On 10 and 11 May 2019, the International Law and Human Rights Unit of the University of Liverpool will be organising a workshop entitled 'Loyal Co-operation within the System of the European Convention on Human Rights'. The event welcomes both established and early-career scholars and practitioners, including PhD students. Interested participants can submit an abstract as part of the call for papers
. The deadline is 20 December 2018. This is the information about the call and the workshop:
'The International Law and Human Rights Unit of the University of Liverpool School of Law and Social Justice is organising a two-day workshop on loyal co-operation with the system of the European Convention on Human Rights (ECHR), and the means of reaction by the European Court of Human Rights (ECtHR) when its judgments trigger discontent.
The normative force of the ECHR stems from the will of its signatories. Mutatis mutandis, the authority of the ECtHR stems from the voluntary and explicit acceptance by states of its jurisdiction. A presumption thus exists that national authorities (shall) act bona fide in relation to the ECHR system and co-operate loyally with its institutions. However, relatively recent developments suggest that an increasing number of states tend to behave in a manner that undermines the ECHR regime, its authority and effectiveness. This is evidenced, for instance, in the denial by national authorities to execute and comply with certain judgments of the ECtHR or in their pretextual justifications concerning interferences with individual human rights. Some contracting parties’ commitment to human rights and liberal values seems less articulated nowadays, whereas in certain states profound political changes are underway that may even lead to the express repudiation of the values underpinning the ECHR or to a withdrawal from it. Moreover, certain states are attempting (or have expressed their intention) to exempt themselves from the scrutiny of the ECtHR and from their commitment vis-à-vis all other signatories to safeguard fundamental rights by derogating, for a variety of (possibly) illegitimate reasons, from the ECHR. The list of challenges the ECHR system is currently facing is growing, but one needs to add the instances of lack of participation in (and co-operation with) the Parliamentary Assembly of the Council of Europe (PACE) or denying to contribute to the Council of Europe (CoE)’s budget.
The ECtHR and other bodies of the CoE are expected to react to these alarming developments with a view to protect their reputation and authority, the ECHR system’s effectiveness, its integrational role, and most importantly, the values this system has been designed to protect and promote. A balance must be maintained between these aims, on the one hand, and national sovereignty, subsidiarity, state sensitivities and cultural idiosyncrasy, on the other. The options for reaction by the CoE institutions are relatively limited and, to some extent, legally nebulous.
The workshop will look into the following key areas:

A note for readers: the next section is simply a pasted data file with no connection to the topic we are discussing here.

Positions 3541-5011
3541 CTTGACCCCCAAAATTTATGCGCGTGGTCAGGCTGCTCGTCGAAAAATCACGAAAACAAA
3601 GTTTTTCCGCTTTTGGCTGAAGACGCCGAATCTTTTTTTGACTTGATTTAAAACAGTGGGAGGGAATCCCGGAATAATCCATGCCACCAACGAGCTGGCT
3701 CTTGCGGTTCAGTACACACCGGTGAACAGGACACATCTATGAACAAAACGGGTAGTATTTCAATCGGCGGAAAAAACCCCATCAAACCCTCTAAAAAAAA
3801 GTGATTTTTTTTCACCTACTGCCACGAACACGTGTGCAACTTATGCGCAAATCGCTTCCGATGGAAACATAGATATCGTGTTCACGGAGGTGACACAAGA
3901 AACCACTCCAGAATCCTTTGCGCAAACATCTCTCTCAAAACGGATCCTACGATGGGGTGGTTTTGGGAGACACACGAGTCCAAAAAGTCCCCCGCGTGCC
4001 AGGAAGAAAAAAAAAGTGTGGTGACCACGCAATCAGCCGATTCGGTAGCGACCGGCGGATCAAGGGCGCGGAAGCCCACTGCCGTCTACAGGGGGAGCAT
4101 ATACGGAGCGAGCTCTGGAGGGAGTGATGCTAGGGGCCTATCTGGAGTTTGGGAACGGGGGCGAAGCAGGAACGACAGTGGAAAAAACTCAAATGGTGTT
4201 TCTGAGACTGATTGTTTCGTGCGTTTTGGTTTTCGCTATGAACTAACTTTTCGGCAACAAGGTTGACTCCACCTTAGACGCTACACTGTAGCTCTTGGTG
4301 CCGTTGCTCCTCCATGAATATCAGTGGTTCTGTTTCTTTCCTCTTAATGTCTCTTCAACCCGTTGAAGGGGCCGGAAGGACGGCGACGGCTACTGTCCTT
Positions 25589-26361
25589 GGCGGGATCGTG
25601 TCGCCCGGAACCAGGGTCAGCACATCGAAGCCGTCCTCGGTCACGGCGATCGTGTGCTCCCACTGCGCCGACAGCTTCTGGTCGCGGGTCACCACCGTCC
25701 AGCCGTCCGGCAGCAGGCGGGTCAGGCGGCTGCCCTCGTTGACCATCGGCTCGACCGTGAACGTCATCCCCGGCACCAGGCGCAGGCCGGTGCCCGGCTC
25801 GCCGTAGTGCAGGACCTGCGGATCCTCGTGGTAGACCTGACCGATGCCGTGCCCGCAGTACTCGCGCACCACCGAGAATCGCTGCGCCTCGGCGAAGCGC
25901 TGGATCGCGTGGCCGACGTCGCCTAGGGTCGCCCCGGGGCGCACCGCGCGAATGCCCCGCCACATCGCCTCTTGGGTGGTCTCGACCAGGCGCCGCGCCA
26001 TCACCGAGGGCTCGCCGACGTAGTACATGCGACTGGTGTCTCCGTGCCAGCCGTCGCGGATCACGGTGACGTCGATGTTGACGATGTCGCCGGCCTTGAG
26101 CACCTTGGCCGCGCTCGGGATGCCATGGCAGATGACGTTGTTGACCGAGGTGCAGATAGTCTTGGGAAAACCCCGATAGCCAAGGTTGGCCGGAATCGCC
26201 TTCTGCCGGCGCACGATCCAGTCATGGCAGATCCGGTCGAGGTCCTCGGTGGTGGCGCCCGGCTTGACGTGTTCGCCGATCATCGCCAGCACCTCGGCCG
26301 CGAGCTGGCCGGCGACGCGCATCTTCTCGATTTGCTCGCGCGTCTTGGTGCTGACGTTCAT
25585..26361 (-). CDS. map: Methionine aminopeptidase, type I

- Emergency powers and the danger of possible abuses
- Is it time to review the test under Articles 17 and 18?
- Execution of the ECtHR judgments: fake reasons or principled resistance
- Sticks instead of carrots? Sanctioning states that diverge from the ECHR values
- How can the ECtHR react to the signs of discontent from the contracting parties?
- Loyal co-operation between states, and the ECtHR and other CoE organs
This list with topics/questions is not meant to be exhaustive. Proposals are welcomed on any other dimension of the topic, including comparative works that draw a parallel between the ECHR system (and the challenges it faces) with other, comparable international systems in human rights law and beyond.
The conference is open to both established and early-career scholars and practitioners, including PhD students. It is meant to be a law conference, but is also open to researchers working at the crossroads between law and other disciplines, including political science and economics. Interested participants should provide an abstract in Word format of no more than 500 words by 20 December 2018. Together with their abstracts, applicants should provide the following information: name/surname, title of the applicant, affiliation, title of the proposed paper, email address. Abstracts should be submitted to the following email address: ilhrunit at liverpool.ac.uk.
The criteria of selection are originality and the potential of the paper to be published with a peer-reviewed law journal. Already published work is not eligible for submission.
Speakers will be informed of acceptance of their papers by 15 January 2019, and will be expected to submit a full paper by 15 April. Papers should be between 10,000 and 15,000 words, including footnotes.
Speakers will be required to meet the cost of travel and accommodation. Timeline:
- Abstract submission by: 20 December 2018
- Selection of papers by: 15 January 2019
- Submission of papers by: 15 April 2019'